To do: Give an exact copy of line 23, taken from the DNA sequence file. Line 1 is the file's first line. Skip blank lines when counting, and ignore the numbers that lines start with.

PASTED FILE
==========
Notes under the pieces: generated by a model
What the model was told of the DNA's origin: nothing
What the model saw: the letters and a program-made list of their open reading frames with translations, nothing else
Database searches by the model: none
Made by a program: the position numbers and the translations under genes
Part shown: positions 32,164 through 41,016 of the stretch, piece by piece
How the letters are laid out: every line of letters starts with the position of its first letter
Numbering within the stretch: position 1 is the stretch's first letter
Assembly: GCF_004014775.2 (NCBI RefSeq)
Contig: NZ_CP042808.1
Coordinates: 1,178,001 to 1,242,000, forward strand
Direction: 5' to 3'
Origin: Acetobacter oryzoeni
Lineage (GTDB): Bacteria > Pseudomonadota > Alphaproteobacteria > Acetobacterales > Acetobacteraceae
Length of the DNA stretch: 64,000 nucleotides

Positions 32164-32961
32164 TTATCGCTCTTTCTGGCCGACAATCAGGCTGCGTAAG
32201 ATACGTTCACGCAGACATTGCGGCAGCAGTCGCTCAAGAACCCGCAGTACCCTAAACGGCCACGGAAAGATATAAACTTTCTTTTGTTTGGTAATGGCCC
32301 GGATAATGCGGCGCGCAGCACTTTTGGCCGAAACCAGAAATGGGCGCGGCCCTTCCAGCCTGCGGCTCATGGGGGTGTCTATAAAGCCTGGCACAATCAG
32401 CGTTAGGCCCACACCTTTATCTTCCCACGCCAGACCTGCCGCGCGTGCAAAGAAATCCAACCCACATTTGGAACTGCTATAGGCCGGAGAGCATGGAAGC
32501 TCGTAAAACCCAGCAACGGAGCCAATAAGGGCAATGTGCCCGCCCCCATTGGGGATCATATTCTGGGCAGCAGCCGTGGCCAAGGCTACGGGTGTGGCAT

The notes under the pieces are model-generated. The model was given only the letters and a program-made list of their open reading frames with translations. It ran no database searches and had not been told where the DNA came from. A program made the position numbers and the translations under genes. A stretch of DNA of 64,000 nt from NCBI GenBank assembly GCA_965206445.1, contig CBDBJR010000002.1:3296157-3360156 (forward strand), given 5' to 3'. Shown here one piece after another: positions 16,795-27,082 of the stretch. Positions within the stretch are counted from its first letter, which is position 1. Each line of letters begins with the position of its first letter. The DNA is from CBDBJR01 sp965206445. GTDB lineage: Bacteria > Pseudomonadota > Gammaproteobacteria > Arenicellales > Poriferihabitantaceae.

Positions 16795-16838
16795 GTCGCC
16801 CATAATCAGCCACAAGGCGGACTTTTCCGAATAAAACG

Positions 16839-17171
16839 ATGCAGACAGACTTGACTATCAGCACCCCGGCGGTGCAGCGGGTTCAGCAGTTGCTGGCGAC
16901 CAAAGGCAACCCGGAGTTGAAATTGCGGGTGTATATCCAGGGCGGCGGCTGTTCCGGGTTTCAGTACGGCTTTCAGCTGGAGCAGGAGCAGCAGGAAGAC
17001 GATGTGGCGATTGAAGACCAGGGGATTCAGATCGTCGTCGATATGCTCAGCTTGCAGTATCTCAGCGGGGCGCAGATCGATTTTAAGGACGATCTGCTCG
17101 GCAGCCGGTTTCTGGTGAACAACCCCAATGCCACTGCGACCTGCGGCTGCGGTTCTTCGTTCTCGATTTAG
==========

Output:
Positions 16795-16838